“Heat batteries,” fuel from pine trees and alternatives to increasingly expensive rare earth materials are among the quests of 60 research projects set to receive $156 million from the US Department of Energy’s (DOE) Advanced Research Projects Agency-Energy (ARPA-E).
The funds, allocated in the department’s Fiscal Year 2011 budget, are all focused on supporting innovations in clean technology.
“It is now more important than ever to invest in game-changing ideas that will build the technological infrastructure for a new, clean energy economy,” said Arun Majumdar, director of ARPA-E.
The 60 projects set for funding in the coming budget year are spread across 25 states, with 50 percent led by universities, 23 percent by small businesses, 12 percent by large businesses, 13 percent by national labs, and 2 percent by non-profits. In total, ARPA-E has so far supported 180 projects in 12 program areas with $521.7 million in awards.
Among the latest research efforts to receive funding are:
- HybriSol (Massachusetts Institute of Technology, $2.9 million) – MIT is working to develop a “heat battery” that can capture and store sun energy to be fed into the electricity grid at a later time. “If successful, this heat battery could have an unprecedented impact on efforts to decrease fossil fuel consumption and emissions, enabling clean solar energy to be accessible 24 hours a day,” according to ARPA-E.
- Turpentine fuel from pine trees (University of Florida, $6.3 million) – Part of the ARPA-E program area called Plants Engineered to Replace Oil, or PETRO, this project aims to develop a pine tree with an increased ability to produce turpentine, a natural liquid biofuel. If successful, researchers say, the project could eventually lead to the production of 100 million gallons of fuel per year from less than 25,000 acres of forestland.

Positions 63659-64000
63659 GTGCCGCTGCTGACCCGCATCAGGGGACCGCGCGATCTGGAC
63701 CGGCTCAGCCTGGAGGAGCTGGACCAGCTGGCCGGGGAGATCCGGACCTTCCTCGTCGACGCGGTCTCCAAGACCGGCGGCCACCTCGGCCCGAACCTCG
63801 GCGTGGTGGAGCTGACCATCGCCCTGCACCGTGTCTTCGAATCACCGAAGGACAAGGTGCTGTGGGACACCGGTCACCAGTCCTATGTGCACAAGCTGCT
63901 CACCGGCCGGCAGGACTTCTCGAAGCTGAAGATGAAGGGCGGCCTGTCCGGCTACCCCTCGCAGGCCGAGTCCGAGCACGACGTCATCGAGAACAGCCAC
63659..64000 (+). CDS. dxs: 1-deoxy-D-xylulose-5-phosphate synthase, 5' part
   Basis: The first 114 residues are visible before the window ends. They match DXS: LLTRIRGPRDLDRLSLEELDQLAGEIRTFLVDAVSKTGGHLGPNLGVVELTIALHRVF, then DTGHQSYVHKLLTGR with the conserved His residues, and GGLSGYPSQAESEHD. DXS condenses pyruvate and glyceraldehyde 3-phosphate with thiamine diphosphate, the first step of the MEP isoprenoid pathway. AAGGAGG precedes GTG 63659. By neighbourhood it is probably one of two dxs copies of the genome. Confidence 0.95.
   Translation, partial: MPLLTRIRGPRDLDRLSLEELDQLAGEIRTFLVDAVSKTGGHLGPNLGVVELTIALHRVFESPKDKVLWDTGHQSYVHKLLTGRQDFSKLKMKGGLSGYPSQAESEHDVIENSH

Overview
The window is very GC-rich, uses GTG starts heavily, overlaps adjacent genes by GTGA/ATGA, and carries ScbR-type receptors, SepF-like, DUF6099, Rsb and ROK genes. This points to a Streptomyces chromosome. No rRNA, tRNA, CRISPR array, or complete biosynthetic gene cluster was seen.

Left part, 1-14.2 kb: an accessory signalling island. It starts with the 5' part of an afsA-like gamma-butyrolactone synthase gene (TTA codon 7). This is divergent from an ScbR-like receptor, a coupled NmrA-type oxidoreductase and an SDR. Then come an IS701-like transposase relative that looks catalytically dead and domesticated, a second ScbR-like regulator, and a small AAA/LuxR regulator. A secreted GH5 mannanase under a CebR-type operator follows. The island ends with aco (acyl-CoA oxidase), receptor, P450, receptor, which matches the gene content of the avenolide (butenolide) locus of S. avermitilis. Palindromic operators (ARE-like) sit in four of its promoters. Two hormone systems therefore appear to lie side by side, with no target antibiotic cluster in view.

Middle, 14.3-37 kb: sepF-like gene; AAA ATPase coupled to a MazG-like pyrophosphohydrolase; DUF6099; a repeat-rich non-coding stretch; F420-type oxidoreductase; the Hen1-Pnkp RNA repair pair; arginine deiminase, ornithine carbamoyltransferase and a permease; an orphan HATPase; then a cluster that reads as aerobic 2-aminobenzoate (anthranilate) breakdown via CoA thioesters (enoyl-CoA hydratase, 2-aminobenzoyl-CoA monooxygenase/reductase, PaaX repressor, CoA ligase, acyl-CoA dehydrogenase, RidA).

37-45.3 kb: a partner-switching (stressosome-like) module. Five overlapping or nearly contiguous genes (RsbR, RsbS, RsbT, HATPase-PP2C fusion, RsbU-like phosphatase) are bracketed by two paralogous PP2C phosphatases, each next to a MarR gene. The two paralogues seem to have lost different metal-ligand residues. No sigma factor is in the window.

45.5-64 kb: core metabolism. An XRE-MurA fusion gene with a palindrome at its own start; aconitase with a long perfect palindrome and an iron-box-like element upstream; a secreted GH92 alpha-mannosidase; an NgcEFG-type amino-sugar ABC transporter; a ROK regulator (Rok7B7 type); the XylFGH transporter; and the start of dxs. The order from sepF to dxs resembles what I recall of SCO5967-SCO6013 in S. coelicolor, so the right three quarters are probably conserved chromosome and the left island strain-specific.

- Manganese-based permanent magnet (Pacific Northwest National Lab, $2.3 million) – By developing a manganese-composite replacement for rare-earth-based magnets, the research team aims to reduce the cost of wind turbines and electric vehicles. Manganese composites could potentially achieve twice the strength of the magnets used today, while using inexpensive and abundant raw materials instead of rare earths.
- Real-time, automated control over grid transmission lines (Texas Engineering Experiment Station, $4.9 million) – Historically, the electric grid was designed to be passive, causing electric power to flow along the path of least resistance. The Texas research team is working on a transmission control system would create a stronger, more reliable grid and reduce the risk of future blackouts.
A full list of the latest ARPA-E projects to receive funding can be found on the agency’s website.